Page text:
The classic American residential street has a 12-foot lane that handles traffic in two directions. And many busy streets in my hometown of Washington, D.C., have eight-foot lanes that function wonderfully. These are as safe and efficient as they are illegal in most of the United States, and we New Urbanists have written about them plenty before, and built more than a few. But what concerns us here are downtown streets, suburban arterials and collectors, and those other streets that are expected to handle a good amount of traffic, and are thus subject to the mandate of free flow.

Second, you should know that these streets used to be made up of 10-foot lanes. Many of them still exist, especially in older cities, where there is no room for anything larger. The success of these streets has had little impact on the traffic-engineering establishment, which, over the decades, has pushed the standard upward, almost nationwide, first to 11 feet, and then to 12. Now, in almost every place I work, I find that certain streets are held to a 12-foot standard, if not by the city, then by a state or a county department of transportation.

In some cases, a state or county controls only a small number of downtown streets. In other cases, they control them all. In a typical city, like Cedar Rapids or Fort Lauderdale, the most important street or streets downtown are owned by the state. In Boise, every single downtown street is owned by the Ada County Highway District, an organization that, if it won’t relinquish its streets to the city, should at least feel obliged to change its name. And states and counties almost always apply a 12-foot standard.

Why do they do this? Because they believe that wider lanes are safer. And in this belief, they are dead wrong. Or, to be more accurate, they are wrong, and thousands of Americans are dead.

They are wrong because of a fundamental error that underlies the practice of traffic engineering—and many other disciplines—an outright refusal to acknowledge that human behavior is impacted by its environment. This error applies to traffic planning, as state DOTs widen highways to reduce congestion, in complete ignorance of all the data proving that new lanes will be clogged by the new drivers that they invite. And it applies to safety planning, as traffic engineers, designing for the drunk who’s texting at midnight, widen our city streets so that the things that drivers might hit are further away.

The logic is simple enough, and makes reasonable sense when applied to the design of high-speed roads. Think about your behavior when you enter a highway. If you are like me, you take note of the posted speed limit, set your cruise control for 5 m.p.h. above that limit, and you’re good to go. We do this because we know that we will encounter a consistent environment free of impediments to high-speed travel. Traffic engineers know that we will behave this way, and that is why they design highways for speeds well above their posted speed limits.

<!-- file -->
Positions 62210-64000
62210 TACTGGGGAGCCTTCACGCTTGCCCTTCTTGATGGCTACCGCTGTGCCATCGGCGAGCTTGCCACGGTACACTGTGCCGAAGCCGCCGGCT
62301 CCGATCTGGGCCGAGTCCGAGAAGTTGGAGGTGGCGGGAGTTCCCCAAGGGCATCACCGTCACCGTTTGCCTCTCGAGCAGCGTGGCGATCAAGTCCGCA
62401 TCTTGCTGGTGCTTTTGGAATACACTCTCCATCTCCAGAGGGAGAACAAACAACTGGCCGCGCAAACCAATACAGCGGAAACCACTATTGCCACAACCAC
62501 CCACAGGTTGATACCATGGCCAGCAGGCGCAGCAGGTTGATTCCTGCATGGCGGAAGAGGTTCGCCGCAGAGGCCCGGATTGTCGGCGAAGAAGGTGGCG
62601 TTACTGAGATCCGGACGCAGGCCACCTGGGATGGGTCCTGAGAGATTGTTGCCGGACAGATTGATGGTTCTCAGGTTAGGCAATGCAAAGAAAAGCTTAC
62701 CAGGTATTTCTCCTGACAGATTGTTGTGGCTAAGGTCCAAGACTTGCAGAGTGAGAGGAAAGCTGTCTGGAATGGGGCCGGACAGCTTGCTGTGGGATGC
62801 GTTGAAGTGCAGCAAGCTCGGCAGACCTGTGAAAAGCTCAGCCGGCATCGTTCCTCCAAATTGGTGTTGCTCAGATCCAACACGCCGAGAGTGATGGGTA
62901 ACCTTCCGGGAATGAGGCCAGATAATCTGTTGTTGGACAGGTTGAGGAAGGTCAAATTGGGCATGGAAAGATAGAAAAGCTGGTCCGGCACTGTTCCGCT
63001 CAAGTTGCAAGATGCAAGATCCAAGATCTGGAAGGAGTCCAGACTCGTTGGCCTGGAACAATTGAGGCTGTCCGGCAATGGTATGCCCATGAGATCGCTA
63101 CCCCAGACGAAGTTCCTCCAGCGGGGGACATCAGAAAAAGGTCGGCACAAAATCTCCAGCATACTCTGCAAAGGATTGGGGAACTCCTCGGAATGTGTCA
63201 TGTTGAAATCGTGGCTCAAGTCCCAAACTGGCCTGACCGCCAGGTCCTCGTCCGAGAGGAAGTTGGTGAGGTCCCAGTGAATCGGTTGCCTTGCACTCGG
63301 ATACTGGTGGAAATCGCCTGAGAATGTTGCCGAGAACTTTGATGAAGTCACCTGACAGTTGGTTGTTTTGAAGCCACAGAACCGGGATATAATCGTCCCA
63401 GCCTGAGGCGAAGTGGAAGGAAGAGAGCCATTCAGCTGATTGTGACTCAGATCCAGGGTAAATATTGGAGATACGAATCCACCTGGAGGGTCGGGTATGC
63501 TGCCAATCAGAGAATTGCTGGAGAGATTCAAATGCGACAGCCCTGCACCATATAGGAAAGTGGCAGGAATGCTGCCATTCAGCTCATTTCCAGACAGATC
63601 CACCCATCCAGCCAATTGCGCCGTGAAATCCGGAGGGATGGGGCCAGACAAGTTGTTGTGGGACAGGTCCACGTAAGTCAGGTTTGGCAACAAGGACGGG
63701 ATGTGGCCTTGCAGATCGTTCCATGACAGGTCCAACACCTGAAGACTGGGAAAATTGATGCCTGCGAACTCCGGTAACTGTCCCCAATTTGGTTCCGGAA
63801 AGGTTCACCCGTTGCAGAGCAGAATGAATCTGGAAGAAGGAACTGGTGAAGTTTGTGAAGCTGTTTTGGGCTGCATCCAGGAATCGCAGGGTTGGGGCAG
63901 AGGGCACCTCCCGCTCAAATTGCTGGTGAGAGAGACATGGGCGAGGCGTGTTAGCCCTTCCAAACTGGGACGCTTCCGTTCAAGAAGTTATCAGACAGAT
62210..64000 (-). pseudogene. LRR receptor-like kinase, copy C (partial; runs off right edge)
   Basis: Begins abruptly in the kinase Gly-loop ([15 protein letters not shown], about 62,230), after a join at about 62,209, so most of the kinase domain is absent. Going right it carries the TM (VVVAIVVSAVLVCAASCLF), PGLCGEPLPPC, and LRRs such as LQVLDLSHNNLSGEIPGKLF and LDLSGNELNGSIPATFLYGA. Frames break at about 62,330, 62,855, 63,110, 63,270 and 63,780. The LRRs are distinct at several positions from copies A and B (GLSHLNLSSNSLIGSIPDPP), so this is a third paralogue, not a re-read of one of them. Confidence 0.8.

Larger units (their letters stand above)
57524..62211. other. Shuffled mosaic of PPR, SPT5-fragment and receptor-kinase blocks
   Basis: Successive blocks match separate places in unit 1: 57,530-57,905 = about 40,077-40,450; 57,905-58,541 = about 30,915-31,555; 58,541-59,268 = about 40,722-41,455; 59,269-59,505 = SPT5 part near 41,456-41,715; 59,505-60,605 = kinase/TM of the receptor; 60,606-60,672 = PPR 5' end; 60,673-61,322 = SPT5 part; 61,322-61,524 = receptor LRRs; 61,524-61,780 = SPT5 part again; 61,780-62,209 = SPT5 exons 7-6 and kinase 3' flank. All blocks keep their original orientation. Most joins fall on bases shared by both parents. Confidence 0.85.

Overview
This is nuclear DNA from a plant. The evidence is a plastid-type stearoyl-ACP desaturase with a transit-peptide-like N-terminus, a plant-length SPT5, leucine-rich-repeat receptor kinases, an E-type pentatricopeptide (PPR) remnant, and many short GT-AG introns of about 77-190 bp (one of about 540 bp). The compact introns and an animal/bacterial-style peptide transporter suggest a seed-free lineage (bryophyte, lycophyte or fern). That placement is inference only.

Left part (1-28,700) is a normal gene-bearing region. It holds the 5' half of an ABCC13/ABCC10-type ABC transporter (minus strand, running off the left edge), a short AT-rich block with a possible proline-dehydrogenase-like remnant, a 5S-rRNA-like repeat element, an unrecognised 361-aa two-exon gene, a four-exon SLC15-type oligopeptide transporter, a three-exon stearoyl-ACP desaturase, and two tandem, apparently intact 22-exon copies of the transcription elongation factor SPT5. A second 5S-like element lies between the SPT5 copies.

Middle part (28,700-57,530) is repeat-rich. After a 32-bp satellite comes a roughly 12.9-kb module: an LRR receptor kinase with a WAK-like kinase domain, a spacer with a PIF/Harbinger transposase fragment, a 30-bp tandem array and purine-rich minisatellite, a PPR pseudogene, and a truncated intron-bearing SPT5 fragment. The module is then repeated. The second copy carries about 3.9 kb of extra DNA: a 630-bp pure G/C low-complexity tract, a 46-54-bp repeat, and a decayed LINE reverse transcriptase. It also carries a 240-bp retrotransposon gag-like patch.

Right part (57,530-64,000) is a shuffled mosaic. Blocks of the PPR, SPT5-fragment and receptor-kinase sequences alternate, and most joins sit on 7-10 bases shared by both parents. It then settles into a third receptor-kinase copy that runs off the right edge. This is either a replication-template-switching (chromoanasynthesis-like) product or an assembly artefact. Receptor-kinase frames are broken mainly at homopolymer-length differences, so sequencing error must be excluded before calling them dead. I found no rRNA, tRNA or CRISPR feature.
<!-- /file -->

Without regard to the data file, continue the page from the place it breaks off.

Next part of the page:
Unfortunately, trained to expect this sort of behavior, highway engineers apply the same logic to the design of city streets, where people behave in an entirely different way. On city streets, most drivers ignore posted speed limits, and instead drive the speed at which they feel safe. That speed is set by the cues provided by the environment. Are there other cars near me? Is an intersection approaching? Can I see around that corner? Are there trees and buildings near the road? Are there people walking or biking nearby? And: How wide is my lane?

So yeah, I hear the complaints out of Evergreen, Hampton Village, and other new neighbourhoods that your narrow streets bug you but they are making those streets safer for children, other cars, and yourselves because you have to drive so slow to navigate them.  You know what, that is a good thing.

The world wants Vancouverism. Shouldn’t Canada?

Fantastic column on density by Doug Saunders

Yet we need it more than ever. The Vancouverist ideology solves a number of serious problems.

First is sprawl: According to a recent projection, the population of the Greater Toronto Area will rise from six million today to almost 10 million in the next 28 years. Vancouver will go from 2.2 million to 3.4 million in the same period. Most of those people intend to move downtown or into inner-ring suburbs. But if housing there is in short supply, they’ll push out into the outskirts.

Second is the housing shortage: If we cannot increase the supply of housing, and at least double the population density of our big cities, then our children will have little chance of becoming homeowners. If foreign investors buy the new condos, all the better. We even more seriously need an increase in rental stock, to push down rents and give people an urban entry point.